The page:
Variants of concern

Variants of concern complicate our initial vaccine efficacy estimates. What we are interested in now is how vaccines behave against the variants currently under circulation, instead of the variants the vaccines were tested on in randomized controlled trials that by now don’t play much of a role in transmissions any more. Vaccine effectiveness studies can help fill that gap to understand how effective vaccines are against new variants.

We could do this by benchmarking vaccine effectiveness for one variant against the known vaccine effectiveness of another variant, assuming quasi-random assignments of variants in exposure events. We don’t have publicly available data on variants, cases and vaccination status in BC, so we can’t do this. Another way is to make assumptions about factors influencing vaccinations, cases, and hospitalizations, and try and utilize the tools of causal inference to estimate vaccine effectiveness that way.

To do this it’s best to take it slowly and specify a causal model. Inter-jurisdictional differences in how vaccines are rolled out, and how case and hospitalization data is collected, mean it’s best to be clear about the (assumed) underlying causal model and how it relates to local peculiarities.

This model acknowledges the effect of the vaccine rollout in BC, where vaccination status isn’t assigned randomly but is strongly influenced by age due to the mostly age-based rollout. At the same time the vaccine rollout is impacted by socio-economic status (SES) in several ways, directly by prioritizing certain groups like medical staff but also to some extent essential workers, and indirectly through vaccine hesitancy and ability to access vaccines correlating with various SES variables.

There are other possible omitted factors, for example it is not clear how various NPI affect the these pathways, for example universal mask wearing may universally lower the initial dose and alter the severity of infections, which may impact vaccine effectiveness against hospitalization. We believe the above model is a decent approximation for estimating vaccine effectiveness in BC.

We expect vaccination status to causally effect the risk of getting infected, the risk of becoming symptomatic even when accounting for getting infected, and the risk of hospitalization even when accounting for being symptomatic.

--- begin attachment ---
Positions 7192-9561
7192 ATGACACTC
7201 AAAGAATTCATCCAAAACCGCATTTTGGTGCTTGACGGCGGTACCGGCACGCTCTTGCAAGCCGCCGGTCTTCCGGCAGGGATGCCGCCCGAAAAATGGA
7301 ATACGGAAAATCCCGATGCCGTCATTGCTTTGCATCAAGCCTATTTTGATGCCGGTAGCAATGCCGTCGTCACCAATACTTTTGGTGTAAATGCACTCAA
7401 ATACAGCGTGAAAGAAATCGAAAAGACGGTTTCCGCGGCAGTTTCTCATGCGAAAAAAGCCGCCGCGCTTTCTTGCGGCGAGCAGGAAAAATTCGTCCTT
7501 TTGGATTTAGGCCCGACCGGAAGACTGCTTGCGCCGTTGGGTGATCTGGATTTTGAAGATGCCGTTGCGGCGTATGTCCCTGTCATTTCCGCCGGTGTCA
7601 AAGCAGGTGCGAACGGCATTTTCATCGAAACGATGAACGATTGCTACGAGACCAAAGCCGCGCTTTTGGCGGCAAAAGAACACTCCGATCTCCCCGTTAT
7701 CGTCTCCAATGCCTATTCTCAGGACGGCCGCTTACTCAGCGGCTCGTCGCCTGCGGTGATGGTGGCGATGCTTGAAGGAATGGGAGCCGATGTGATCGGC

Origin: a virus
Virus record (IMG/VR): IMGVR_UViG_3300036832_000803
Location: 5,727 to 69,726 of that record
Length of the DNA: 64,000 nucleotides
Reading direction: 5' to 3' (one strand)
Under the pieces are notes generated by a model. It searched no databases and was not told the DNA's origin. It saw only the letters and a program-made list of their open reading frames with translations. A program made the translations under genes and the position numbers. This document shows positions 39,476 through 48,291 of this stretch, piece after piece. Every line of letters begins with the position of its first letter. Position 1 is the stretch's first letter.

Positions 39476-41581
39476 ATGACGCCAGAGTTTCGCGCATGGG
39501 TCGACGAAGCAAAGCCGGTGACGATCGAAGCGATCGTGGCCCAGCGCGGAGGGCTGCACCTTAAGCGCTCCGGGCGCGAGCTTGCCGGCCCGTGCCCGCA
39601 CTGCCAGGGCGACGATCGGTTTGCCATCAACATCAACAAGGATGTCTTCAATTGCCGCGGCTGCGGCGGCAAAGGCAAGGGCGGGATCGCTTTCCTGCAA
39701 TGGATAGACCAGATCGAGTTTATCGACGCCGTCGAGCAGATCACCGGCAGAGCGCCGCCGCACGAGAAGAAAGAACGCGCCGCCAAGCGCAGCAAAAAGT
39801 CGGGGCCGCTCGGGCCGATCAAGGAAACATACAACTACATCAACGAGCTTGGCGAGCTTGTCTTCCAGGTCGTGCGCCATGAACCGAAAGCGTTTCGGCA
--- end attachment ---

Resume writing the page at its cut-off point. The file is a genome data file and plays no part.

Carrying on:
We similarly expect age and SES to affect risk of infection, of becoming symptomatic, and hospitalized via comorbidities.

In BC (and in most other places) we don’t observe infection, and we can’t estimate the effect of vaccination status on risk of infection. This also means we can only observe the total effect of vaccination of becoming symptomatic and can’t estimate the direct or indirect effects as mediated through infection. We will remove this step from the graph.

In BC age is an observed variable, and we (in principle) know the vaccination status, case status and hospitalization status by age. Unfortunately, SES is unobserved in BC. Early on BC decided not to collect SES variables relating to COVID cases, hospitalizations or vaccinations, despite PHAC explicitly asking this data be collected. In principle some of the effect of SES on the vaccination rollout may be knowable if BC kept track of who received a vaccination via the age-based rollout and who through medical staff or essential work or other SES-based mechanisms. But this information, if it exists, is not public.

This means that if we believe that either the impact of SES on hospitalization risk, or the impact on vaccination status and on the vaccination rollout are not negligible in BC, the effect of vaccination status on hospitalization is not identifiable in BC. The best we can do is substitute in a range of assumptions about the magnitude of these effects and use this to understand the range of corresponding vaccine effectiveness estimates.

Due to the unobserved nature of SES variables in BC we will assume the following causal model as a first step, and later try to estimate hypothetical impacts of the unobserved SES variables.

We will refer to this as the naive model.

Estimating vaccine effectiveness in the naive model

Under the assumptions of this model we can estimate several effects of interest: The effect of of vaccines on cases, the total effect of vaccines on hospitalizations, as well as the direct and indirect effects due to hospitalizations being mediated through cases. Formally we estimate the total vaccine effectiveness against symptomatic COVID or hospitalization \(Y=1\) using